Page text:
So you know how the Olympics has a bunch of different sports? Sports where individuals are competing for time? We can all agree that there are different kinds of sprinters — runners, cyclists, swimmers, oh my! What if there were also other kinds agile sprint other than software development?
Let’s talk definitions: in agile delivery, work is done in iterative cycles known as sprints. Each sprint lasts a certain amount of time and has shippable increments of work associated with it. This is in contrast to waterfall methods where nothing is shipped until the final product at the end of the entire project’s timeline.
Going agile has been a hot trend in the development world, but when I started working within the creative space, I made a discovery. Honestly, I was surprised that it surprised me, but our design process works in sprints too. Our delivery process follows work cycles where we incrementally ship what we’ve created and then build onto it. So what I’m saying is that we designers are sprinters too.
Design sprints are less like the artistic process of outlining shapes and then adding color and contouring, and more akin to a multi-step problem solving process. Think of it like a blurry camera lens bringing a solution into sharper focus after each sprint.
It starts with a sketch sprint to understand a general direction for the project. Like a developer needs requirements before writing code, we need content (the stuff that will go on a website or app — copy, images, all of it) and an understanding of what sort of character this design will take (will it be lighthearted or will it be adventurous). With that, we output sketches to make sure the approach we are taking is in alignment from the get-go.
Next, we go for mockups. These are realistic representations of what the final product will look like, but are not perfect. They may have placeholders for content, and may be presented as multiple variants so we can decide on visual aspects like layout or color choices. Mockups are visual design drafts, and they sometimes span multiple sprints as we iterate through shipping a mockup, having a conversation around feedback, and making changes.
3. Design Comps
The last design sprint results in a design comp which is a final, pixel perfect representation of the end product. It is a full specification with t’s crossed and i’s dotted (and all content in the right place with the right visual treatment). Thanks to previous sprints, we deliver what our clients want with no surprises and no need to go back to the drawing board. This sprint-based approach actually makes the final leg of the project the simplest, since adjustments and big-picture discussions are fleshed out early in the project.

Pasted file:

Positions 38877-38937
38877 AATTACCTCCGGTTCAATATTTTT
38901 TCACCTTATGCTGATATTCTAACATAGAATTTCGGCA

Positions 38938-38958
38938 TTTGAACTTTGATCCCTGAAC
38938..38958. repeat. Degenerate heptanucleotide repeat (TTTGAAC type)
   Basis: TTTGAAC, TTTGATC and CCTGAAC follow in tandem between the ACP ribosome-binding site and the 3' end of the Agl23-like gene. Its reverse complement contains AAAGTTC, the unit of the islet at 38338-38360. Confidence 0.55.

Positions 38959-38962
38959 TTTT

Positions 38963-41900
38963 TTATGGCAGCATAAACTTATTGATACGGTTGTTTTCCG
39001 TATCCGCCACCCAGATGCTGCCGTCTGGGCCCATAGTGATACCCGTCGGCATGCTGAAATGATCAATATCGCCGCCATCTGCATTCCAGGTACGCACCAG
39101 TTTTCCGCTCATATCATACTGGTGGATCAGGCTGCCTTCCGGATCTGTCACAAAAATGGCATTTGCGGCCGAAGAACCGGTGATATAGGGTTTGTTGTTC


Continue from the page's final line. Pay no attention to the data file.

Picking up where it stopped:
As someone with “user experience” in my job title, I’m a little biased, but I think everyone can relate to using a product that wasn’t centered around designing for humans. Incorporating user feedback and testing into your design and development early on as things are being created means better insights delivered faster, and less time wasted on useless or unusable features.
As a note, these sprints do not come after all the design sprints are complete; they are done in tandem with design since each sprint complements and informs the other.
The end-to-end picture starts with creating wireframes of pages and different view states. A lot of sites go wrong by ignoring information architecture and forgetting that sites should be easy to use — not just easy on the eyes. These grayscale boxes on a page allow us to ignore the aesthetics for a bit and focus on making sure the layout and content placement/groupings make sense.
Once we have the general what and where decided on with wireframes, we move on to prototyping. Prototypes are built on top of the rough layouts decided upon in the wireframe stage (meaning they are low fidelity) and have added interactivity and are responsive in order to simulate how a user will interact with the interface. These can be tested with users and are great for validating that the concept works before investing time into development.
3. High Fidelity Prototypes
High fidelity prototypes take what we have made one step further. These should be almost identical to the final product in terms of both visuals (hello there, color and content from design comps) and interactions. By this point, the prototype should be fully vetted for any friction points for users and all usability catastrophes avoided. One more bonus: this level of fidelity prototype is an excellent artifact to handoff when starting the development phase to make the all-around UX of building the product better as well.
Invitation to Iterate
So don’t be surprised when you work with our design A-Team and we start talking about iterations, and never expect us to work in a silo and hand you a final product you haven’t had a chance to give feedback on. We’re trained sprinters, and we’d love for you to be a sprinter too.
Join 5,596 Product Executives who receive our insights direct to their inboxes.
We send a short newsletter with insights on the intersection of business, design, and technology. Thousands of product leaders all over the world get it. You should, too.Subscribe Here